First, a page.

The two oldest and most prestigious universities in the UK are the University of Cambridge (founded 1209) and the University of Oxford (founded so long ago that the date is lost, with the earliest records dating from 1086). They share a great deal of history, ethos and teaching philosophy, and are therefore often referred to collectively as ‘Oxbridge’, though there’s no formal tie between the two universities.
Entry to both universities is fiercely competitive, and for good reason. Though other universities stand out in certain subjects, Oxford and Cambridge are consistently the best universities in the country across measures like research quality, degree completion and employment prospects. 28 of Britain’s 55 Prime Ministers to date were educated at Oxford and 14 at Cambridge; Cambridge staff and graduates have won 107 Nobel Prizes – more than France and Japan put together.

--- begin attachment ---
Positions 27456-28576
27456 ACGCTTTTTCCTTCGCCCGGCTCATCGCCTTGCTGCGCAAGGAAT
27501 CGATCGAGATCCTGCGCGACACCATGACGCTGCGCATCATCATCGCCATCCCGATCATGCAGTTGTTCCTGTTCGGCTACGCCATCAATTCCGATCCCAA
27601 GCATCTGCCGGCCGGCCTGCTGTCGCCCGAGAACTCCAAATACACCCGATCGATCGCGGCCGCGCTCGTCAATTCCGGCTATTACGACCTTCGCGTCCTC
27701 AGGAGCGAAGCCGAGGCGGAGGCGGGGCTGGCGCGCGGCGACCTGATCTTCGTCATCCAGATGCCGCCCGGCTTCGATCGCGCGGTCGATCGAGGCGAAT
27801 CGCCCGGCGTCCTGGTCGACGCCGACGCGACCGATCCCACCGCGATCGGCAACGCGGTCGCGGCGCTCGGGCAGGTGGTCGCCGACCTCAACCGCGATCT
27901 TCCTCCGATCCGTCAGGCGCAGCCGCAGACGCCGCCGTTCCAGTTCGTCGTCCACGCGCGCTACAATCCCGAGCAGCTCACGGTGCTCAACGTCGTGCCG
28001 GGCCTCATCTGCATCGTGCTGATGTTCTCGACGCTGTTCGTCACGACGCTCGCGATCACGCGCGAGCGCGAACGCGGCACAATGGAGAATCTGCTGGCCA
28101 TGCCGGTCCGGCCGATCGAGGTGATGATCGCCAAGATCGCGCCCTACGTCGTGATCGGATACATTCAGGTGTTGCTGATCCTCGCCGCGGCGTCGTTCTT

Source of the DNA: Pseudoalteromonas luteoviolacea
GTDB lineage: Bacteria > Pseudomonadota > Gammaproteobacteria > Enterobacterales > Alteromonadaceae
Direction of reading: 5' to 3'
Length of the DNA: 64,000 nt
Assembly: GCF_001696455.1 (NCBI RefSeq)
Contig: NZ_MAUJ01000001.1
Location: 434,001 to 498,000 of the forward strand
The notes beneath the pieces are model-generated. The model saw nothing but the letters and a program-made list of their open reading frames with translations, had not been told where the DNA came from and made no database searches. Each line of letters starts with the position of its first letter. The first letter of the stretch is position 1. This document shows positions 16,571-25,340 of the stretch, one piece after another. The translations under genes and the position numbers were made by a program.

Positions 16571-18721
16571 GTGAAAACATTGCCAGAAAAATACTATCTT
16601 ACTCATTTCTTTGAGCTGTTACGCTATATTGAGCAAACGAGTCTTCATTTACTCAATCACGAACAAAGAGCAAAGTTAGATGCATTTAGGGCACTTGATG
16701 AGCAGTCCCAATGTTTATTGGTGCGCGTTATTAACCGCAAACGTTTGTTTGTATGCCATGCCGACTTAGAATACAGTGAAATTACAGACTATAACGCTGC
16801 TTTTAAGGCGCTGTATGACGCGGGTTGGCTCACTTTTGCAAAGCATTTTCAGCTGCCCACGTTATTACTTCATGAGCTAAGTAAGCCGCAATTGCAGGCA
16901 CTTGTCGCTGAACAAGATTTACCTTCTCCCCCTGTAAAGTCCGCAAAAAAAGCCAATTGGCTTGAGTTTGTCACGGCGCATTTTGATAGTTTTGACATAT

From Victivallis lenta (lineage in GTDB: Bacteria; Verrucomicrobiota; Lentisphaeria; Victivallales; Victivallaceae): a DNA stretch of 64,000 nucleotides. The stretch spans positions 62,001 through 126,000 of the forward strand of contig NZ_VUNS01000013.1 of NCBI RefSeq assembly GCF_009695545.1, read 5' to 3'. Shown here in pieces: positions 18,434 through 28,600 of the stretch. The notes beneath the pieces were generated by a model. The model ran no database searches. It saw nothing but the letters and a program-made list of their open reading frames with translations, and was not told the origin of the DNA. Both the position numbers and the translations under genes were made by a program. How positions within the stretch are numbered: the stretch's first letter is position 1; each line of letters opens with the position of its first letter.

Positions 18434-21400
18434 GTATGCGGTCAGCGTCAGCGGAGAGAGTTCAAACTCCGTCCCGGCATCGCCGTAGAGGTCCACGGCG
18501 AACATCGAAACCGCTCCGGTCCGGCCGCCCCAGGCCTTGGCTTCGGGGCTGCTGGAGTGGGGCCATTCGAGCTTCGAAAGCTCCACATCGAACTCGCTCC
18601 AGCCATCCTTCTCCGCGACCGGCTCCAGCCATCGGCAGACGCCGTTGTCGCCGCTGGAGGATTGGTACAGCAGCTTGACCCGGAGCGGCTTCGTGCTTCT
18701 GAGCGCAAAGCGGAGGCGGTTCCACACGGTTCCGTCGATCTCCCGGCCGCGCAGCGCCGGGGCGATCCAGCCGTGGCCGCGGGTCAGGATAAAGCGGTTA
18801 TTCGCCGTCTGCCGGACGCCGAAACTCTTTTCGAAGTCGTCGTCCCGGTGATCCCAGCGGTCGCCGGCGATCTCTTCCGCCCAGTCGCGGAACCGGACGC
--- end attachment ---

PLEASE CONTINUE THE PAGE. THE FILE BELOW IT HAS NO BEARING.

Oxford and Cambridge achieve these results through a combination of considerable investment, teaching staff and researchers who are second-to-none, and a unique approach to teaching. Undergraduates at Oxford and Cambridge spend an hour a week in a tutorial (Oxford) or seminar (Cambridge) discussing their work, typically an essay, in a one-to-one or one-to-two session with an expert in their field. If you want to be challenged to think on your feet and explore your subject in depth, this highly intensive teaching method is perhaps the best way to do it.
Even if Oxford and Cambridge aren’t top of the league tables for your subject of choice, it can be worth considering them. More so than any other British university, their names are globally recognisable as a marker of an outstanding education. Going to Oxbridge, you’ll also make connections with people that could prove invaluable for your future career.
It’s not just in academics that Oxford and Cambridge excel. Looking at fields from sport to music, light entertainment to theatre, there are Oxbridge graduates among the highest fliers everywhere. At Oxford and Cambridge you’ll find outstanding facilities to pursue your hobby and dedicated people to join you, whether that’s in stand-up comedy, rowing or political activism.
The process of being accepted to Oxford or Cambridge is tough: you’ll need to get top grades, and go through a challenging interview process. Only about one in five applicants get in. But if you succeed, it’s an educational opportunity like no other, giving you a degree that will open doors for the rest of your life.